The Mix Can’t Wait
Tight turnaround times are as pervasive in podcasting as they are in many other audio production fields. Yow increases his value to a project with his ability to execute live mixing.
“I always mix and print to one track live, because podcast turnaround is generally very quick and they want to send it out right away,” Yow says. “The editor might want to cut out a part, however. To provide them with maximum flexibility I deliver the live-mixed track, as well as the individual tracks.”
Yow’s workflow for live mixing depends on the studio and the outboard gear available. His preferred technique is to send the individual microphone tracks to two buss compressors, one set to a slow attack followed by another with a fast attack to achieve the most natural sound. Then he prints them into one master track that’s processed by a Pro Tools Maxim limiter.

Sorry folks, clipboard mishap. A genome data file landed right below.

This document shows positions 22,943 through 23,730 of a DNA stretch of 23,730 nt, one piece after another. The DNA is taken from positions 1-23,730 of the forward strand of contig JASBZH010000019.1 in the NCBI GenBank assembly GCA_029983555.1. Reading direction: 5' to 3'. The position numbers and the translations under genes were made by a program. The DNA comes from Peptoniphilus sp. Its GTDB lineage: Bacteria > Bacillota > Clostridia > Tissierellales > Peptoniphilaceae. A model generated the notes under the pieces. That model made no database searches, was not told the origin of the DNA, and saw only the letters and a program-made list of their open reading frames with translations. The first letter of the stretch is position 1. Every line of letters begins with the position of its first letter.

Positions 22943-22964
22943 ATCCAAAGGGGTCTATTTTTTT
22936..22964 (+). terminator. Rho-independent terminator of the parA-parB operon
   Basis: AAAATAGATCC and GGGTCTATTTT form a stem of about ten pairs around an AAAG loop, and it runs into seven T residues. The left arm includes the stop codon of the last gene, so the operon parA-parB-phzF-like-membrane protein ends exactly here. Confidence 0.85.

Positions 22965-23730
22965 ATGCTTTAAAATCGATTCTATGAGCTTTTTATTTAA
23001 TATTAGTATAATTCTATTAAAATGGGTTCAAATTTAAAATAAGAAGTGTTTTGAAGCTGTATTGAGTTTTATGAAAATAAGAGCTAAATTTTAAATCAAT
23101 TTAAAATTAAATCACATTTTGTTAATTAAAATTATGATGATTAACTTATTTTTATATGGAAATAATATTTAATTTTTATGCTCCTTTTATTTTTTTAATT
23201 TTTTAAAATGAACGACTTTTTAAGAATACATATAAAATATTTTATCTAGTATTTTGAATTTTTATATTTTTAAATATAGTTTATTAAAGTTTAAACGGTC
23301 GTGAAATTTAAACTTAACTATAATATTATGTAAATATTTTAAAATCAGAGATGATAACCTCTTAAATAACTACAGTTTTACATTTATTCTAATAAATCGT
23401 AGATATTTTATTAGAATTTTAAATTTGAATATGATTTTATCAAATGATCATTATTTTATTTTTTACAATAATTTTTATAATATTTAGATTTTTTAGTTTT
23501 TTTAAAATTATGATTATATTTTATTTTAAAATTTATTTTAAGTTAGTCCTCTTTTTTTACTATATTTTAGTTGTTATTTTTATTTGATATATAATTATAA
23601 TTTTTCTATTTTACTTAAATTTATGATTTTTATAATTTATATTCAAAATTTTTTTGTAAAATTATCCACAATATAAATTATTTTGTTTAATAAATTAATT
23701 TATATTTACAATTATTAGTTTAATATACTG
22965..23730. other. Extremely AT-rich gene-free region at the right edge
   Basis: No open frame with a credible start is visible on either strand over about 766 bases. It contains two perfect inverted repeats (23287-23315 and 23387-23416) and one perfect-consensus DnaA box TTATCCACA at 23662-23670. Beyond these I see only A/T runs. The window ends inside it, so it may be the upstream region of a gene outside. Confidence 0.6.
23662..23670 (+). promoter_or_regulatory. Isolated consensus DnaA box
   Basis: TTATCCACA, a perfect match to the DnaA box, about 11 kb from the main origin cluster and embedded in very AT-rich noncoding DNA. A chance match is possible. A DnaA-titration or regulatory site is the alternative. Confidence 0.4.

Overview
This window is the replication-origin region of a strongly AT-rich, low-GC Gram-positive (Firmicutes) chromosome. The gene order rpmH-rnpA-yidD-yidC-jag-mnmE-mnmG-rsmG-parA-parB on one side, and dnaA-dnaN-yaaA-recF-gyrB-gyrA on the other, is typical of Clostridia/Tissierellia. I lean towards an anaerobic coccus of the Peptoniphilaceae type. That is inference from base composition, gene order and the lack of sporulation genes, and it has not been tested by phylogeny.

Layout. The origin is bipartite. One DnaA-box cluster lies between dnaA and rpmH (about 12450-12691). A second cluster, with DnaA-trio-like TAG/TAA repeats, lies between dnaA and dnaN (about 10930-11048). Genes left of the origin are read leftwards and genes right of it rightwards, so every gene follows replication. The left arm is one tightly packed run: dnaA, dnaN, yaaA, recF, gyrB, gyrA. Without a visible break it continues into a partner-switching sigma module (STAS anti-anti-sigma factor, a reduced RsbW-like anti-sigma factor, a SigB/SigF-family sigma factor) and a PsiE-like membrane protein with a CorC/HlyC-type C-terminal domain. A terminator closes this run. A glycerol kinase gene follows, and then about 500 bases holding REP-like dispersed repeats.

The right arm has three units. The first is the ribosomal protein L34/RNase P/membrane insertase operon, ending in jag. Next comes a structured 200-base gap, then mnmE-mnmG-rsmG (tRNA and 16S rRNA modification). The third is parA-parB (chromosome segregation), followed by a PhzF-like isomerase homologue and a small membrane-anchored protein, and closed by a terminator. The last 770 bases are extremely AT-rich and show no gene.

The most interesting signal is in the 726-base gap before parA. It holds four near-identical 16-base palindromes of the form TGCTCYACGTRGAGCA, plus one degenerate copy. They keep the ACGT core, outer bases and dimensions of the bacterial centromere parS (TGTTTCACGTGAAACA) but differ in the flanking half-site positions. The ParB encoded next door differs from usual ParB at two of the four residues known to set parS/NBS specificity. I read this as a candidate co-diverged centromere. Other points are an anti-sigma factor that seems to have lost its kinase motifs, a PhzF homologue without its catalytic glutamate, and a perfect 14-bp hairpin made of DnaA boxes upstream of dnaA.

Go Pro with the Room
Part of the allure and difficulty of podcasts is that they’re often recorded in places that weren’t built for the task – from living rooms to garages and gardens, the podcast party has spread out to any number of environments. But for a world-class podcast, Yow prefers the confines of a fully outfitted recording studio for his elite clients.
“If the room is dead, you can place them wherever you want and get a much cleaner capture,” he notes. “There will be less bleed between the microphones, and less room sound getting in the way, which helps out a lot in the editing phase. I like to use the iZotope Voice De-Noiser and iZotope De-Verb plugins when I’m editing, but if you have too much room sound they can sound phasey and mechanical.”
The myriad connections in a professional studio also allow Yow and the production team to add in a visual element, since many podcasts are being captured on video as well. “It’s always nice to have a video monitor in front of the host and another for him or her. Adding the show’s logo, if you have one, is a great look,” says Yow. “I can also write directly into the other monitor if I need to communicate with them, and they can see it without me interrupting the session.”